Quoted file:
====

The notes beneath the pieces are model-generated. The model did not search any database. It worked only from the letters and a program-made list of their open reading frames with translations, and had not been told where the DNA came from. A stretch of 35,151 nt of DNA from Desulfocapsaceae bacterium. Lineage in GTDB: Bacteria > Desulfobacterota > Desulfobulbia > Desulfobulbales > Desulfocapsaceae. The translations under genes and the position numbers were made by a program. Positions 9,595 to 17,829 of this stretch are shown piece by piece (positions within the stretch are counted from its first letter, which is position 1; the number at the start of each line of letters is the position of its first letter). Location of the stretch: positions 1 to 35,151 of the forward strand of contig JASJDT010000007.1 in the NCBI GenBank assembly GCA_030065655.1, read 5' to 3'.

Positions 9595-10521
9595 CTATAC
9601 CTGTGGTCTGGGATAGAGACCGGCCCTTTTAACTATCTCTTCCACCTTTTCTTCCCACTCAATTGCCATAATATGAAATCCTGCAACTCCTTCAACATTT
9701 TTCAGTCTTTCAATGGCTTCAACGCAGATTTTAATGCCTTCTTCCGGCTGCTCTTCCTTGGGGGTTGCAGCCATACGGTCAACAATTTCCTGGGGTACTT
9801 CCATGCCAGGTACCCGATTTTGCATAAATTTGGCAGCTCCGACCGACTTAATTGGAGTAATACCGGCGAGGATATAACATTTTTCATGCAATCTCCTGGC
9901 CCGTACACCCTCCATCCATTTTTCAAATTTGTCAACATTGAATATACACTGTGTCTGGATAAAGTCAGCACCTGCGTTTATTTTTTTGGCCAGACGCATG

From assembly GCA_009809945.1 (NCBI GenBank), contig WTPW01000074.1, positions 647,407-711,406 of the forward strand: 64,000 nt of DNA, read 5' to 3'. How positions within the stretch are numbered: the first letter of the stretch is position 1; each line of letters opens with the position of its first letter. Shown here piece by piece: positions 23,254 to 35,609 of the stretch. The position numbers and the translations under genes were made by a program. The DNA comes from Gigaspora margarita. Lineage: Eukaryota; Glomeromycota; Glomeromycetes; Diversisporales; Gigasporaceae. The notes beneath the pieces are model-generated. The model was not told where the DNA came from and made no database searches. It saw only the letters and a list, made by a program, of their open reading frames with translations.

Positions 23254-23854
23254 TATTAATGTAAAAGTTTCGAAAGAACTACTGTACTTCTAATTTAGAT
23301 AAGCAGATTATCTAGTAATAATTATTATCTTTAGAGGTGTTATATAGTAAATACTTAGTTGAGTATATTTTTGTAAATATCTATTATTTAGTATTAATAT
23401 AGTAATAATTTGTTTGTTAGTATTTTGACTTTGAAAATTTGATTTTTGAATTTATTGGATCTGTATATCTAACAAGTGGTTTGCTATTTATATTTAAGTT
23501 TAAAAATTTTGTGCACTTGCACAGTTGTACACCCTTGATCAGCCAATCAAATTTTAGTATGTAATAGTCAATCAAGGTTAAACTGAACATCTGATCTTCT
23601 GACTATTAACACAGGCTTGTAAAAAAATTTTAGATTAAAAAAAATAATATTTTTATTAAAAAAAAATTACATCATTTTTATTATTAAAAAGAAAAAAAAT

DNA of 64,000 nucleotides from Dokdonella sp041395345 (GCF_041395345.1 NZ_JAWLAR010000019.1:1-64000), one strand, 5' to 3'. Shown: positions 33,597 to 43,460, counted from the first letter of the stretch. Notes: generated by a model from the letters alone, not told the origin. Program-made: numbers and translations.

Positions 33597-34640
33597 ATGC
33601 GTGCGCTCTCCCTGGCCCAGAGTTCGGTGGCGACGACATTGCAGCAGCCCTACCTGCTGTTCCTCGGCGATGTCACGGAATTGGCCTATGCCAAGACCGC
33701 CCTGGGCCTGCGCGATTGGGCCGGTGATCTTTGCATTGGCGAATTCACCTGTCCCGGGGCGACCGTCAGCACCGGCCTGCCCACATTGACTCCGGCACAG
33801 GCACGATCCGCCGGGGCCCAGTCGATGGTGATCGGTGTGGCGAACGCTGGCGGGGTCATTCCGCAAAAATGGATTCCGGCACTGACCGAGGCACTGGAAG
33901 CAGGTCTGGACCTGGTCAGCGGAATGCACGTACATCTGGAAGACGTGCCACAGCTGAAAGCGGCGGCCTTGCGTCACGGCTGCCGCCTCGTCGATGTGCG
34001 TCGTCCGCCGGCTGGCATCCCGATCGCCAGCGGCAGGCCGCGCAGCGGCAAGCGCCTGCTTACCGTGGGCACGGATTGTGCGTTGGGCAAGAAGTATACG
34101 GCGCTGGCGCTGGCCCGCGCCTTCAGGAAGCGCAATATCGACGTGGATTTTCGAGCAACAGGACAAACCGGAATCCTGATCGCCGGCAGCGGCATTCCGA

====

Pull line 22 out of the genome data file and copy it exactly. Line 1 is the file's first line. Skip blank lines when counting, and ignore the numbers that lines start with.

34001 TCGTCCGCCGGCTGGCATCCCGATCGCCAGCGGCAGGCCGCGCAGCGGCAAGCGCCTGCTTACCGTGGGCACGGATTGTGCGTTGGGCAAGAAGTATACG